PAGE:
Thank You

You will receive your first email soon.



5 Ways to Survive a Flight in Basic Economy

Recently, United and American joined Delta to offer an option called “basic economy” to compete with no-frills, low-cost carriers like Spirit and Frontier. As with all things, you get what you pay for, and in the case of basic economy, that’s truly just the essentials. Each airline has its own definition of what essentials are included, but the easiest way to scale expectations is to know that the only thing you’re getting is a seat—and an unassigned seat at that.

What Is Basic Economy? The Pros

There’s only one real benefit to basic economy: the price. And that it gives customers some buying power with the a la carte model—pay only for what you want, whether it be a pre-assigned seat or access to the overhead bin.

So, if you travel frequently, especially on shorter flights, this could be a good-value option, as long as you don’t mind just getting the basics. And let’s be honest, anything beats Spirit and Frontier, so you’re upgrading your overall experience, and at least Delta, United, and American typically have TVs and snack and beverage service.

Jeff Klee of makes a case that basic economy fares give people looking for low fares some more flight options, which is a pro for cheaper air travel overall. Low-cost carries typically only offer one or two flights daily in each market, and now there are tons more options. He also notes that basic economy fares let customers earn rewards points on these three major airlines, at a lower price.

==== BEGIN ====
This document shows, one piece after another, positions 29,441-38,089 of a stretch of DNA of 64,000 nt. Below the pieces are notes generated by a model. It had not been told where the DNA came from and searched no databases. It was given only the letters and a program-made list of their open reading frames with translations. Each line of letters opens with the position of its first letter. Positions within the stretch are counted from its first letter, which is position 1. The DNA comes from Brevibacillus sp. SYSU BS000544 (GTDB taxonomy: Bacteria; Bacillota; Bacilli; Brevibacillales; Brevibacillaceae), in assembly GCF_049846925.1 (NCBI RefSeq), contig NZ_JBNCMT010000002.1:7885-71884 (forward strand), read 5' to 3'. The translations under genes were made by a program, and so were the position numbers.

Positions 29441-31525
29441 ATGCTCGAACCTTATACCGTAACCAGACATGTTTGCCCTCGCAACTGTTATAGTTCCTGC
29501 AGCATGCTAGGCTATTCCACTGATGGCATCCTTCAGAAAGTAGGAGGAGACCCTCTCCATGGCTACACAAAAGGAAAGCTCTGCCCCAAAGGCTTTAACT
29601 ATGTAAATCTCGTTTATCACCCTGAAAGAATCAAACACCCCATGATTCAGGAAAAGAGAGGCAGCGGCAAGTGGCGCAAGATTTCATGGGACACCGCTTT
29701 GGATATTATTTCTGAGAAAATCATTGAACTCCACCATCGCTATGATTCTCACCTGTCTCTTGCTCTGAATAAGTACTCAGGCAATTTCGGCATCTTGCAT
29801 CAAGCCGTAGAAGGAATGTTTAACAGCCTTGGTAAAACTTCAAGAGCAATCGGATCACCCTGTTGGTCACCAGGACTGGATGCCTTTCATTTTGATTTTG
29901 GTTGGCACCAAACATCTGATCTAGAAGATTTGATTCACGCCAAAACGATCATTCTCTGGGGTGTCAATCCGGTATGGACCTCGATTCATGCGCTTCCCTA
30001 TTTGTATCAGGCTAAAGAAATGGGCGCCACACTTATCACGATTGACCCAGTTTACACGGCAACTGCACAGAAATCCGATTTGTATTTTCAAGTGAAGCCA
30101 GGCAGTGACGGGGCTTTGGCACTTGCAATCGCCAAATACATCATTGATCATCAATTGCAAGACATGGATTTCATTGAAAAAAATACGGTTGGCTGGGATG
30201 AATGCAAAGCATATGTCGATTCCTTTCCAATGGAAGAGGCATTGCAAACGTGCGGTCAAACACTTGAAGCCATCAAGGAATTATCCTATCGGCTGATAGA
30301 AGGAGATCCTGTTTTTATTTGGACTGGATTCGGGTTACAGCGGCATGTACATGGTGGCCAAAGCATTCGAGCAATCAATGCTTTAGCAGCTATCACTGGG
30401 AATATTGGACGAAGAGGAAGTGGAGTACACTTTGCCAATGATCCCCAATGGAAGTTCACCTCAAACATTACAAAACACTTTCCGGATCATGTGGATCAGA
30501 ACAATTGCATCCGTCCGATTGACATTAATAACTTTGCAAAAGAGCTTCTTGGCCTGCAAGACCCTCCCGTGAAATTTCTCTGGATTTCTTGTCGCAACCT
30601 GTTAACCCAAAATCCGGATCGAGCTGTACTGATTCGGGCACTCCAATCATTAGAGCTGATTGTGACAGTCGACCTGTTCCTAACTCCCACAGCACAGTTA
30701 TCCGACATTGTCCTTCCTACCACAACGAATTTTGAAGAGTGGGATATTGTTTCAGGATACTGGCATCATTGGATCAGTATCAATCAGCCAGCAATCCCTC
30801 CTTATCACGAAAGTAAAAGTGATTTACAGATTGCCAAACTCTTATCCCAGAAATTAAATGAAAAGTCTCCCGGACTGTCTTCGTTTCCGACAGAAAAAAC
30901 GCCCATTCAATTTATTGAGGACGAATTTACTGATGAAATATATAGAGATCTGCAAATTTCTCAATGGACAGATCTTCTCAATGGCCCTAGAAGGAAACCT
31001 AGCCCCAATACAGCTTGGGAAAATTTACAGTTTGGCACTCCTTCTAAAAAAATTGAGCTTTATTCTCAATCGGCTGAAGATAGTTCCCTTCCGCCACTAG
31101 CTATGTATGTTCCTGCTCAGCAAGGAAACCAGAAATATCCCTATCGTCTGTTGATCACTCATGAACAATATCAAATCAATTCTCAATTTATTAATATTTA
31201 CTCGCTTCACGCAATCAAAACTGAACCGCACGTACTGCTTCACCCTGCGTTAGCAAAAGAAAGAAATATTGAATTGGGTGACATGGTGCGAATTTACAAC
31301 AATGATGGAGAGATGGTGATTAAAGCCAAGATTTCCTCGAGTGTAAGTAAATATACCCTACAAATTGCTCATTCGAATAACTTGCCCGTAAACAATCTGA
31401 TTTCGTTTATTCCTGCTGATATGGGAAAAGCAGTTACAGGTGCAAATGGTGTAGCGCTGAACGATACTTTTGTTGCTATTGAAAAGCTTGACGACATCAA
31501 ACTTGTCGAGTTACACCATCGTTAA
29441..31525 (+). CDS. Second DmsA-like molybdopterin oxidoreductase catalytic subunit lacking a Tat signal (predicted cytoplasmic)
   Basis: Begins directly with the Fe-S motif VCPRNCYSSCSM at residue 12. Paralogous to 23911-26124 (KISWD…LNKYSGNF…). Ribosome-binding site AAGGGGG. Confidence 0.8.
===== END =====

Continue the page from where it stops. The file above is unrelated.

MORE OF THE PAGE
What Is Basic Economy? The Cons

Basic economy fares set a problematic precedent though, proving to airlines that there’s a market for miserable, but cheaper travel. And the introduction of basic economy also reduces the number of traditional economy fares available.

There’s a negative trickle-down effect, too: Even if an airline decides to stick with the standard main cabin and business or first class cabin, it might still look to cut back on certain things like legroom, since now the industry bare minimum as a point of comparison has been lowered.

Other cons of basic economy fares include surcharges on basic amenities. If you’re not careful, you could end up spending even more than a standard fare by paying for things you actually want or need, like seat selection, upgrades, and carry-on bags.

You also lose flexibility and refund or change options with a basic economy fare.

How to Survive a Flight in Basic Economy

More from SmarterTravel:

Top Fares From